You are here

Top Ten Myths in International Family Law

There are a lot of myths and misconceptions about international family law issues. Here is our top 10:

Family law leaves the EU: the law on 1 January 2021

Partner David Hodson OBE MCIArb, summarises the law from January 2021 when EU laws will no longer apply in new cases. Second in his series of 3 articles on family law and EU exit.

Family law leaves the EU: the conjunctive or disjunctive interpretation resolved by EU guidance

David Hodson covers the helpful guidance given by the EU last week to resolve differences of interpretation, which has a vital importance for practitioners in their work this autumn and winter in EU cross-border cases.

What is a child’s habitual residence? The Court of Appeal reconfirms the correct approach the court should take to determine this issue

Although the concept of habitual residence plays a crucial role worldwide in determining a family court’s jurisdiction regarding children, it is not defined in statutes, international conventions, or treaties in which it features. 

As a consequence, the meaning of the concept and the manner in which a child becomes habitually resident in particular country has been the subject of extensive judicial consideration, here and abroad.

The UK and the EU co-working for the benefit of the family law community: A New Hope?

David Hodson explores areas where, post Brexit and with the differences behind them of continued membership, the UK and the EU should work together collaboratively for the benefit of international families and to further International family Law. 

This is a work in progress and has been shared with government and with lawyers internationally to prompt discussion and debate.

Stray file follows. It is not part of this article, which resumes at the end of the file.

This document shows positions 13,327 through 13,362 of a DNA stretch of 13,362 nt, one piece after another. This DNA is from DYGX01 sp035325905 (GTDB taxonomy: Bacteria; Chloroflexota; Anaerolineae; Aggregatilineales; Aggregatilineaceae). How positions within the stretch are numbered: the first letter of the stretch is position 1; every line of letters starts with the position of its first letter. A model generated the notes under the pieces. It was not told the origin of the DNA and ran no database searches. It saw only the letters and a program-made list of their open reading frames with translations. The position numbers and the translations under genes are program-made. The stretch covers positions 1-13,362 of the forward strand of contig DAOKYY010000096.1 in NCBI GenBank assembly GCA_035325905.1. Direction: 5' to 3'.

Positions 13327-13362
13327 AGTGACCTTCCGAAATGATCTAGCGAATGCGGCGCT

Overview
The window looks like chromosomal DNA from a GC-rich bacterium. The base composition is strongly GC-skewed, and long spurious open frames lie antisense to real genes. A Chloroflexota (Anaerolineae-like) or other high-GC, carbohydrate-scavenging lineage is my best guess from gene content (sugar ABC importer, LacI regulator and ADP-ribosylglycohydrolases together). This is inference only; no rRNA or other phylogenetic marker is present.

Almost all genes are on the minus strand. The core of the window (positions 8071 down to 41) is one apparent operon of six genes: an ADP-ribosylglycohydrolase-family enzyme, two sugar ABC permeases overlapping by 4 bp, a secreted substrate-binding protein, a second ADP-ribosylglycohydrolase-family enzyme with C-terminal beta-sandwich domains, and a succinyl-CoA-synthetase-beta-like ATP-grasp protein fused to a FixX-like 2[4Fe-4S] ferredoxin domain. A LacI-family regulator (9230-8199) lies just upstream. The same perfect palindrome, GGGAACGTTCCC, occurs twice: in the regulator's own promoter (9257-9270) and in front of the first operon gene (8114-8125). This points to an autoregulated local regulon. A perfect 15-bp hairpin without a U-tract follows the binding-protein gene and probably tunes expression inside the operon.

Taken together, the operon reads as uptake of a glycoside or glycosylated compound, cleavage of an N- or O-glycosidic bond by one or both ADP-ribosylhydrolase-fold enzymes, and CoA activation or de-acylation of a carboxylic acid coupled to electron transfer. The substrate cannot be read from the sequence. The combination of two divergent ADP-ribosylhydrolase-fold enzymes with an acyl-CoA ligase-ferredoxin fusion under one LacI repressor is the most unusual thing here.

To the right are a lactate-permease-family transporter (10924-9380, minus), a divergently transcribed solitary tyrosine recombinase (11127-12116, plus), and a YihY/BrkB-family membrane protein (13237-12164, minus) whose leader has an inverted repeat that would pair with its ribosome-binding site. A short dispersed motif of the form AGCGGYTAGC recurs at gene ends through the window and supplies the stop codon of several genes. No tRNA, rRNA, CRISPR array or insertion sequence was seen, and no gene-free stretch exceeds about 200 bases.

Diplomatic immunity (again) facing Justice in the Family Courts

A recently decided case has again raised the issue of the position of diplomats before the English family courts, this time in the context of apparent domestic violence to children and local authorities carrying out their statutory duty. 

Tackling child contact problems as England emerges from lockdown: Questions and Answers

From 1st June 2020, lockdown in England has considerably eased, with many children returning to schools and families and friends being given the green light to meet in groups of up to six, so long as observing social distancing rules when outside.

Are all Foreign Adoption orders automatically recognised in this Country?

Not all foreign adoption orders are automatically recognised in this country. Only the following adoption orders are automatically recognised in this country.

AS v CPW [2020] EWHC 1238: The Court retrospectively grants a time limited relocation of a child wrongly removed to, and retained in Sierra Leone

In short, the case concerns three children but the judgement largely deals with the eldest child, B, a 14-year-old boy who was wrongly removed and retained by the mother in Sierra Leone. The younger two children remain in England with the mother. The father applied in wardship for a summary inward return order for B. Ten months ago, the mother took B to Sierra Leone and left him there with her mother (who is highlighted in the case, to be a police officer in Sierra Leone).

Recorded Podcast with iFLG, London UK & Nicholes Family Lawyers, Melbourne Australia

Recorded by Partners David Hodson OBE MCIArb and Stuart Clark.

While these current times are certainly difficult, it is truly wonderful that we have been able to come together with Nicholes Family Lawyers and create this Podcast as an informative and valuable tool for those most at risk and vulnerable in our international community due to COVID-19. 

Pages